It was about 30 to 40 minutes in that I became more confident driving the right-hand vehicle. Entering the left lane every time I turned became more and more natural. Of course, there were times when I’d still forget I was on the opposite side — like that time I was paying at the toll gate and opened the left window instead of the right. Boy, was the teller confused when I did that.

While probably a really simple and obvious solution, one of the things that helped me with the transition was to think of everything in the opposite way. That way, It was easier for me to grasp the entire idea of right-hand driving. If my natural habit was to keep right, I knew that during that moment, I needed to keep left. When it felt natural to flick the turn signal using the left switch, I’d use the right since the left would be for activating the wipers.

If my natural habit was to keep right, I knew that during that moment, I needed to keep left.

That kind of mindset got me through the entire ride right up to the point where I and the other media I was with had to switch for his turn to drive.

I went down, walked around to the other side, and got in the passenger seat. It was weird because since I was back to sitting on the left side, the initial response of my arms was to grab the steering wheel and start the vehicle, forgetting all of a sudden the “brainwashing lessons” I taught myself just half an hour ago.

Seeing the GoPro that was mounted right above me, I reached for it to check if it was still recording. I then noticed there were no blinking red lights. I leaned closer and to my surprise, it wasn’t even turned on. So much for documenting my first right-hand experience, right?

“It wasn’t recording the entire time!” I exclaimed. It was unfortunate but we had a laugh out of it. I figured I’d just write down the events that happened so that I wouldn’t forget it. I powered up the action camera and started recording for my partner’s sake. With dark clouds and light rain still accompanying us, we started driving back to the hotel.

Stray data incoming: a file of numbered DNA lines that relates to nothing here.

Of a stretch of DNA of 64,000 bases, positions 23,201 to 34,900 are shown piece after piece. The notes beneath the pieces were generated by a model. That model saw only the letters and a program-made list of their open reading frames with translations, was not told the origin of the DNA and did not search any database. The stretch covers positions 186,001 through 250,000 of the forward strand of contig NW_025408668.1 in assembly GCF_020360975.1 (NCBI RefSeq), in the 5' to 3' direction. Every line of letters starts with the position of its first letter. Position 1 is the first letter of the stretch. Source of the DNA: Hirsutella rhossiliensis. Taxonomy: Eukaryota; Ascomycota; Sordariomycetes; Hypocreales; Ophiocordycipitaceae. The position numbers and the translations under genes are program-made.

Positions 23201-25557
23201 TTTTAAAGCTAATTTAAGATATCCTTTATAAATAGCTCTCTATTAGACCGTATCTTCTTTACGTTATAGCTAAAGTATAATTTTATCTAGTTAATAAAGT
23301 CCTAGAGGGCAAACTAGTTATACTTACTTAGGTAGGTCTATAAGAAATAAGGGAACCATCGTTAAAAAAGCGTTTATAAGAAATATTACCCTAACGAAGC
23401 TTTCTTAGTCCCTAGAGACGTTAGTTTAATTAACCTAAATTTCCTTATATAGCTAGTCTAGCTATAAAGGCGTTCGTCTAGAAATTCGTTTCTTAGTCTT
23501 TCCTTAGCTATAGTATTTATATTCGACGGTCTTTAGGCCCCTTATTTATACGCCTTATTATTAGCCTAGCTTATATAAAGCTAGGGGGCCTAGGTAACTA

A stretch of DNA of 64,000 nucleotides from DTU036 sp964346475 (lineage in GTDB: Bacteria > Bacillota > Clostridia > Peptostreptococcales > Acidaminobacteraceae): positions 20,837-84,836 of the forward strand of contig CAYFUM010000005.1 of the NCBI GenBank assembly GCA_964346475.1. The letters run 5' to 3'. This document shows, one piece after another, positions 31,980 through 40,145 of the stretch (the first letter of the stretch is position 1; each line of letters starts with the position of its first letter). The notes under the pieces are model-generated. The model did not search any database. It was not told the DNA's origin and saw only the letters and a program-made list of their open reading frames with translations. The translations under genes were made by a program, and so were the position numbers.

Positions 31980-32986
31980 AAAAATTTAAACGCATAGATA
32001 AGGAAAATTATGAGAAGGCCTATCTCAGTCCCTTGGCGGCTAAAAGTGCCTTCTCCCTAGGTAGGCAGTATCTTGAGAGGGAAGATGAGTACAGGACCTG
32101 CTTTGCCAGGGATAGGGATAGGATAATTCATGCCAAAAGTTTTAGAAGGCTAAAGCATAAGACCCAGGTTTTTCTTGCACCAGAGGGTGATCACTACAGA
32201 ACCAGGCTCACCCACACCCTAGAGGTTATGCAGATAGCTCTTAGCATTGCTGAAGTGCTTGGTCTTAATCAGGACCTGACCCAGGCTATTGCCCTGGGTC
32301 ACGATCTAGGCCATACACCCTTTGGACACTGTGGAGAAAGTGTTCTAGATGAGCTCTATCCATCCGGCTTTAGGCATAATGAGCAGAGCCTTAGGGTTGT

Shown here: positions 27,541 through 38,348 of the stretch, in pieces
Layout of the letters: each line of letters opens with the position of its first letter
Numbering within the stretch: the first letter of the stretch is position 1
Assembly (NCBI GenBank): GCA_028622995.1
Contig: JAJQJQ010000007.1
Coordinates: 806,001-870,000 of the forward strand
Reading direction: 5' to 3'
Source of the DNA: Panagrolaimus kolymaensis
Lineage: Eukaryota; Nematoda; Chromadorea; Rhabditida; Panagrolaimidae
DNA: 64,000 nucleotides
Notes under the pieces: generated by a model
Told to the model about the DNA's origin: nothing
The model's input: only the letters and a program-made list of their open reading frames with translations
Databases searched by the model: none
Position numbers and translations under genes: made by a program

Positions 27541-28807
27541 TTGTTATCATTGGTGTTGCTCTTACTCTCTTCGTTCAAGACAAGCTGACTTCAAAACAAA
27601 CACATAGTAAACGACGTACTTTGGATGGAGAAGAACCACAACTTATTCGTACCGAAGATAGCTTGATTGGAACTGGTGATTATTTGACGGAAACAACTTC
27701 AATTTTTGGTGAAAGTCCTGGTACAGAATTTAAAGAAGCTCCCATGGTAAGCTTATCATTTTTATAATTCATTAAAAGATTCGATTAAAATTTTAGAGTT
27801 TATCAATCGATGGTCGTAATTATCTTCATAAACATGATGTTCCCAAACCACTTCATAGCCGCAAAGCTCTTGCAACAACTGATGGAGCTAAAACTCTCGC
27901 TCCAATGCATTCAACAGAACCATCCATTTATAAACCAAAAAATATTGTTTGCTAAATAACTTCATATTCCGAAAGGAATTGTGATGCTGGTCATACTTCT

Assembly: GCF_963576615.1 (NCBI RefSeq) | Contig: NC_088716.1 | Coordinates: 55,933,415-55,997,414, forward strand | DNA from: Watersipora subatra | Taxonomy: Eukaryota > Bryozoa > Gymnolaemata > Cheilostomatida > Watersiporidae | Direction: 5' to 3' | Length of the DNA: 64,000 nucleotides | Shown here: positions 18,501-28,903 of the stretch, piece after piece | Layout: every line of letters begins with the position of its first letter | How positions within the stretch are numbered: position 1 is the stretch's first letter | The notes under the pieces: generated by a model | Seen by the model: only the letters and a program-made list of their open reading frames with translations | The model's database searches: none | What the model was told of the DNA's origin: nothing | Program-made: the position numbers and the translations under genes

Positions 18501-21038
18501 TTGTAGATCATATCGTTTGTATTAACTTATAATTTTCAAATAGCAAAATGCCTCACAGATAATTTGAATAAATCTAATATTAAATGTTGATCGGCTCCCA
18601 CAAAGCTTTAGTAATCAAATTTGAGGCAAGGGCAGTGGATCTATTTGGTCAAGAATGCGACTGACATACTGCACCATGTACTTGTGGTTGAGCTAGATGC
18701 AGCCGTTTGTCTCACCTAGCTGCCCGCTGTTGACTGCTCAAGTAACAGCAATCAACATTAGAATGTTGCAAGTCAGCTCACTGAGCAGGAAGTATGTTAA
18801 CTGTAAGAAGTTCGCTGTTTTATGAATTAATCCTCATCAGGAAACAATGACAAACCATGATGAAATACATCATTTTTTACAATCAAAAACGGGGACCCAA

My key takeaway from the experience was to know what works for yourself.

During our trip back, I reflected on what I just did, from the excitement to the feeling of fulfillment of doing something the first time and succeeding. My key takeaway from the experience was to know what works for yourself. For me, I simply had to do the opposite of what I’m comfortable with to make sure I had clear control of what to do for certain situations.

Of course, it would also help a lot if one would closely study and practice for something like this. I just didn’t have much choice and had limited time to prepare for the drive.

We got back to the hotel, thanked the company’s representative who came with us for being an accommodating guide, and I went straight to my hotel room to freshen up for the night’s welcome dinner.

It was a great experience overall and am still thankful for the brand extending an invite to the event. The fact that I did something for the first time on my birthday only made it more special. To more drives!

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Automotive

New Subaru XV GT edition is a sportier crossover

Giving the already sporty XV a sleeker look

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Subaru’s XV crossover is already a looker on its own — on top of the fact that it also performs well. But Subaru understands the demand for style and their answer to this is the new Asia-exclusive XV GT edition.

To produce this special variant, Motor Image, the exclusive distributor of Subaru in the Philippines, worked with renowned engineering company Giken Co. Ltd and Masahiko Kobayashi who made the head-turning design of the popular WRX STI.


The special edition XV comes with aero kits which give the already-sporty XV a more agile look. It now owns a front bumper lip extension with integrated canards for added stability, side skirts, roof spoiler, and rear bumper extension.

To go along with the added kits, the XV GT stands on a set of fresh 18-inch bespoke alloy wheels. Inside, leather seats inspired by the cabins of European and British grand tourers will greet you along with carpeted flooring.

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Together with Motor Image’s understanding of the market, Mr. Kobayashi’s expertise, and Giken’s experience, the GT edition was born to cater to the demanding needs of customers and looking good while doing it.

The XV GT is now available for booking at any of the Subaru showrooms in the Philippines.

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Automotive

Global Sources 2019: Best Rideables

Looking more power under your kicks? Try these new rideable solutions!

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For those who crave a bit more power under their feet, there are tons of options at Global Sources Consumer Electronics, happening in Hong Kong this week. I tried on a few favorites including, a long-range ultra lightweight electric scooter from Shenzen-based supplier GTL, an innovative 3-wheel electric scooter called the Dragon Knight from Tomoloo, and Hover Shoes from Shenzhen SJF Technology.


Global Sources Consumer Electronics is the world’s largest electronics sourcing show bridging suppliers and resellers. For more information visit GlobalSources.com.